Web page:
“I will lift up mine eyes unto the hills from whence cometh my strength...” wrote the psalmist. Wainwright was exceedlingly lucky, he derived his spiritual uplift from the fells, for a special treat he gave himself an annual holiday testing his fell-craft in the Scottish Highlands. His urban upbringing meant that he saw the landscape in terms of a romantic pictorial story, not as a dynamic workplace to nurture. Hence he bequeathed his ‘windfall wealth’ to cats and dogs, not mountain rescue, the pitching of paths, or to secure the delicate mountain flora he adored. AW didn’t see the need to care for the environment that was the basis of his fascination. To be fair: sustainability was not part of anyone’s agenda at that time. Quite rightly he didn’t envisage his guides contributing to path erosion. Follow any one of his dotted routes and you’ll find little trace of a path, proving his actual influence on the ground was quite minor. The number of people venturing onto the Lakeland fells has less to do any guidebook more to do with the growth of a leisured society and mobility: the M6 has been a greater culprit.

AW used the bus, he didn’t drive, he walked in the mind-set of someone in the 1940’s and 50’s. He wandered at will having no interest in the consequences of his work. His guides were lyrical of high places and deserve to endure as a record of the post-war golden age of fellwalking when all branches of society embraced a love of the fells.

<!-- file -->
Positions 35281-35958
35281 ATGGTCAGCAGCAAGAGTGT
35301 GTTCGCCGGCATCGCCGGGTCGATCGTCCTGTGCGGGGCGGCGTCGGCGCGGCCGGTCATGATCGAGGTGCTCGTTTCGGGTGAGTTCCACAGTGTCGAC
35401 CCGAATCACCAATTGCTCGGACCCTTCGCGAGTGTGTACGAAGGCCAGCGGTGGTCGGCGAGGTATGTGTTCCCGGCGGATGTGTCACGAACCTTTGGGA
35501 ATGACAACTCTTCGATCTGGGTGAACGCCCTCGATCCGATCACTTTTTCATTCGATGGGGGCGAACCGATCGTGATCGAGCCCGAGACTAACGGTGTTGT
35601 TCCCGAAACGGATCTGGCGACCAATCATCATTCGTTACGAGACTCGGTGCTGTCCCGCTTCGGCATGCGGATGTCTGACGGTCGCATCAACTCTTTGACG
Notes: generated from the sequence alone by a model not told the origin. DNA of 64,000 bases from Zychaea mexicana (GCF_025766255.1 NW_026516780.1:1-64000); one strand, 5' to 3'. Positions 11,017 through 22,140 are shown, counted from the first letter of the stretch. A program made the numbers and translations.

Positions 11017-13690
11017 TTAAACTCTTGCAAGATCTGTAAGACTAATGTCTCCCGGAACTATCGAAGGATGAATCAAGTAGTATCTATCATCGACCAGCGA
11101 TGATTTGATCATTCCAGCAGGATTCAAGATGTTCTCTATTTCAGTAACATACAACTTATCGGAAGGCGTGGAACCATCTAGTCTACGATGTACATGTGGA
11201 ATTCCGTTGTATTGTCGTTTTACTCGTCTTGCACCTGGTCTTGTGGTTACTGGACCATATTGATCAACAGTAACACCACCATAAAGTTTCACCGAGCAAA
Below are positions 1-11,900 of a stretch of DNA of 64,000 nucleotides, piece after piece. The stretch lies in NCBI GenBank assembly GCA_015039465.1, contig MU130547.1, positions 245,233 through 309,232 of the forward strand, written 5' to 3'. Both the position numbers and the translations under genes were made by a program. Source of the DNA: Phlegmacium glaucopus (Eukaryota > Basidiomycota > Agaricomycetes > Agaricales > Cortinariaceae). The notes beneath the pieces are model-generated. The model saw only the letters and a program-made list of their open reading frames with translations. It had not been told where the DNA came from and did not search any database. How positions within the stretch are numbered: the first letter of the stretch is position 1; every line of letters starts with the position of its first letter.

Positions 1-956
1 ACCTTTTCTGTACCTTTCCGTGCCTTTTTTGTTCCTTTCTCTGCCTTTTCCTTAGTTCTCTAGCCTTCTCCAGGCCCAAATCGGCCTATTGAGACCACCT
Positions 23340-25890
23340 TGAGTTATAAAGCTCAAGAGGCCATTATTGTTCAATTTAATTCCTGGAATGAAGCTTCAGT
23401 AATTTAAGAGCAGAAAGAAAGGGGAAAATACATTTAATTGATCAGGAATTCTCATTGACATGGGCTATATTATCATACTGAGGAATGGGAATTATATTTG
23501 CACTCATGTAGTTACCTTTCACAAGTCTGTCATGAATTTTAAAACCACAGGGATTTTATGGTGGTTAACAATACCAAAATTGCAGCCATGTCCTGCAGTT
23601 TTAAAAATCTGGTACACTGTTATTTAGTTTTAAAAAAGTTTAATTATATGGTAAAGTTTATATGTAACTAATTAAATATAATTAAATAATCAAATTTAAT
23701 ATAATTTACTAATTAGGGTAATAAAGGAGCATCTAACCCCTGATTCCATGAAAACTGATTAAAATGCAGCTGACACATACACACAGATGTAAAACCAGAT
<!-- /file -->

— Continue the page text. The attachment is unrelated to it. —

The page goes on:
AW gave people the confidence to have a go. It is true to say that since his death 12 years ago the sense of nostalgia has been accentuated, hence the emergence of the Wainwright Society. Nevertheless, I trust his guides can linger as a record of times past, and that people appreciate the changes by using contemporary maps and guides, perhaps even Lakeland Fellranger.

I have very fond memories of AW, his passion for fish and chips, his enthusiasm for new projects, an ‘infection’ we shared. We even started planning a joint guide to the Cambrian Way. He allocated Cardiff to Aberystwyth to me of course, reserving Snowdonia for himself! However, as he sensed his ability to walk was faltering Scottish Mountain Drawings eventually proved the greater fever.

Fan clubs abound. Manchester United, The Beatles, Robbie Williams and Alfred Wainwright all have them. So AW has become mainstream, almost establishment, and is most certainly a hero.

Confession time: I’ve never used his guides on the fell, but have adored their tiniest detail since first discovering them at the age of 12. At 22 I met the man. During the early 1970’s I spent weekends in his company, watching him craft his final guidebooks. His influence was monumental and quite magical. I will be forever grateful.

 

 
 
Mark Richards